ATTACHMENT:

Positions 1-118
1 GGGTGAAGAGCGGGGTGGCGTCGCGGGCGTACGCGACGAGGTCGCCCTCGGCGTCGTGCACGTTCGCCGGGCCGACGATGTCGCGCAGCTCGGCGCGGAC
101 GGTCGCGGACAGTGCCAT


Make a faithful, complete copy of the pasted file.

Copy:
Positions 1-118
1 GGGTGAAGAGCGGGGTGGCGTCGCGGGCGTACGCGACGAGGTCGCCCTCGGCGTCGTGCACGTTCGCCGGGCCGACGATGTCGCGCAGCTCGGCGCGGAC
101 GGTCGCGGACAGTGCCAT